Halfway through the 90 minutes of Olagón—the opera that I have been making in collaboration with Iarla Ó Lionáird, Paul Muldoon, and Mark DeChiazza—Queen Medhbh finds herself in the kitchen of a “house on a ghost estate,” with the head of the Celtic Tiger screwed into the wall. It is, needless to say, a dark moment. As if the empty house had a loft for a choir, the sounds of a vocal consort emerge, evoking the resonance of the church, though with a decidedly secular text.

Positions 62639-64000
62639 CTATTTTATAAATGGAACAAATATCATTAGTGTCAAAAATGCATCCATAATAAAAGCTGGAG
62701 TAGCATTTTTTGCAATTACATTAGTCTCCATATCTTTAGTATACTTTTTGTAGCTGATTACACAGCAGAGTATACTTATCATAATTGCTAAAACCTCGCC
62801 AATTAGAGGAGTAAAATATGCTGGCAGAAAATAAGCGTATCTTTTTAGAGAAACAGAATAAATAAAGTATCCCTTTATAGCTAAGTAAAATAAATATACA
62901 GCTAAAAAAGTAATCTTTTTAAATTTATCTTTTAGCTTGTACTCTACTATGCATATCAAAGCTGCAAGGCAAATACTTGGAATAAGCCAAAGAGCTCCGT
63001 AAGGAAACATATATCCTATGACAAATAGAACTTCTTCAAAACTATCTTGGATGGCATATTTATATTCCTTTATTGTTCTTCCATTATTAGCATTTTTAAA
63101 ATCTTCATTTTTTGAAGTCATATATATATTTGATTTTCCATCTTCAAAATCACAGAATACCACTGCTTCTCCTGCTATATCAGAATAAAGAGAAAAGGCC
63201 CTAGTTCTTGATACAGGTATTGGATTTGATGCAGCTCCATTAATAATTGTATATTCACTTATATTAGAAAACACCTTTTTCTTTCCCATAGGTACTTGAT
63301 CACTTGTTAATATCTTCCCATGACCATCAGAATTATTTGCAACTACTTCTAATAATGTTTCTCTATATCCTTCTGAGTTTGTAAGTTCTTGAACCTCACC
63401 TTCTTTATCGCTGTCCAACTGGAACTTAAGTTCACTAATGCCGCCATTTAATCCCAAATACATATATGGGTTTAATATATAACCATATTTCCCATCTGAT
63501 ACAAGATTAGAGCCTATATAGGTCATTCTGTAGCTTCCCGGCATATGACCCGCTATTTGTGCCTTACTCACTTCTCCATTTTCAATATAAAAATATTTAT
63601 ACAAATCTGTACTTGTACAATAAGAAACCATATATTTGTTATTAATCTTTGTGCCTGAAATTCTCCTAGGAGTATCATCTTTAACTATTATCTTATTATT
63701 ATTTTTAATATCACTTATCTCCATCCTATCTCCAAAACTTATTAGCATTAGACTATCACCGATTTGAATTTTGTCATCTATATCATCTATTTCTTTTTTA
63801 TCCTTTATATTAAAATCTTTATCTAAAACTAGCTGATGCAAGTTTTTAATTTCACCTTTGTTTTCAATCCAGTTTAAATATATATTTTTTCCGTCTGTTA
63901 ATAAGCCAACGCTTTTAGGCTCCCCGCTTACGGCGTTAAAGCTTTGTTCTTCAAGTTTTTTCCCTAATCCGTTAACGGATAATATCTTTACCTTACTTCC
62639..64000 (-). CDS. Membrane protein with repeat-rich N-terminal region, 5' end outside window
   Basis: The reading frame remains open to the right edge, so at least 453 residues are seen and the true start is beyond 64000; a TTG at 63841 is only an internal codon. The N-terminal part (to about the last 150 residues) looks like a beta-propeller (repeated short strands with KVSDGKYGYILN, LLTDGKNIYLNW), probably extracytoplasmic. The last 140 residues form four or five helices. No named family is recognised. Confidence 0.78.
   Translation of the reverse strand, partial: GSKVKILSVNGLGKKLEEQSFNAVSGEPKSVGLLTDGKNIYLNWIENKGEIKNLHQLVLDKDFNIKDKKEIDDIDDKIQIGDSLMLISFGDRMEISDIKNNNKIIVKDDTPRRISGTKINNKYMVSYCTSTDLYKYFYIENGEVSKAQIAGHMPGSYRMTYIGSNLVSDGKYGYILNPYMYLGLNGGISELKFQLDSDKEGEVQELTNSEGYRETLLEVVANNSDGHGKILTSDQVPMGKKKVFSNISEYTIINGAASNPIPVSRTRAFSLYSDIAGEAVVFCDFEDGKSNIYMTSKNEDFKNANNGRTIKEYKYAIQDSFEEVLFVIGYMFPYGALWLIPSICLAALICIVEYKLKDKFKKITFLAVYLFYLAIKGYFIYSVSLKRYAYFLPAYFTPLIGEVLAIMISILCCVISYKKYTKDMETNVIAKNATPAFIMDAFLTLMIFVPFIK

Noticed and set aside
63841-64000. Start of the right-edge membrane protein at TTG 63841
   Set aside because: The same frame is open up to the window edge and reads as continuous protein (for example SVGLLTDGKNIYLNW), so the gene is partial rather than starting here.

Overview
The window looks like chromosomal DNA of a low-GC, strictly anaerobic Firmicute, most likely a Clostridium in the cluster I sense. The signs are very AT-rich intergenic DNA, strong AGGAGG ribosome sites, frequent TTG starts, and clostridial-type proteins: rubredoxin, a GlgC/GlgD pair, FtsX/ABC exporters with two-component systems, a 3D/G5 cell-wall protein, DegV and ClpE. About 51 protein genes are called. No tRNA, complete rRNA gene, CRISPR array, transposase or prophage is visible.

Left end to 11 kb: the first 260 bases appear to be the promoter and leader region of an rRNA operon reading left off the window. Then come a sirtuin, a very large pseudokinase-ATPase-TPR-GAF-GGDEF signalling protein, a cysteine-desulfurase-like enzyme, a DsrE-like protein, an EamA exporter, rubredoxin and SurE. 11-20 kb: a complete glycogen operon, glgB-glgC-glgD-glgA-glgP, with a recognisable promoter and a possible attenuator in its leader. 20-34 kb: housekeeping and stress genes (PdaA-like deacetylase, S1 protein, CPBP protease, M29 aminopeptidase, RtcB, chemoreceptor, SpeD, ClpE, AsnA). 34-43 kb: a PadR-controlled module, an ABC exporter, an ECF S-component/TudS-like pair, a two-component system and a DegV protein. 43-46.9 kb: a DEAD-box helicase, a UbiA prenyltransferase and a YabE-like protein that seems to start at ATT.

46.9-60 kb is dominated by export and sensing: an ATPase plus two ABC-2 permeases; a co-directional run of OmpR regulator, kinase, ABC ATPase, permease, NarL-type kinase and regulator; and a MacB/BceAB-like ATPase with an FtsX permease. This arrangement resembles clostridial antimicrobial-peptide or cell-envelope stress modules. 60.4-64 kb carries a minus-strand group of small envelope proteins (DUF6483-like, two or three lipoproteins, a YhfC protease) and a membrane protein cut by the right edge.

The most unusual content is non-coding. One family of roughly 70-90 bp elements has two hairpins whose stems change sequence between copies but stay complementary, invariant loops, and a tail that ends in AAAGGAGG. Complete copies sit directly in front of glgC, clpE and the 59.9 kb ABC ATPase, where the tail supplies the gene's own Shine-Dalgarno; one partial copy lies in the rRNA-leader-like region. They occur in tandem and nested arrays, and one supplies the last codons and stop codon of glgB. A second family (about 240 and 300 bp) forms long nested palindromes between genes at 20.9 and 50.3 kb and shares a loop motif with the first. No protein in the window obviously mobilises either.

In the opera, each verse the consort sings is followed by an echo, sung in Irish by Ó Lionáird, and is accompanied by strings and winds. However, this piece—The Motet for Medhbh—can be sung by itself a cappella; the arrangement here, originally for Gallicantus (CTTBarB), can also be sung by a choir of mixed voices. Here is the first verse, as sung by Gallicantus: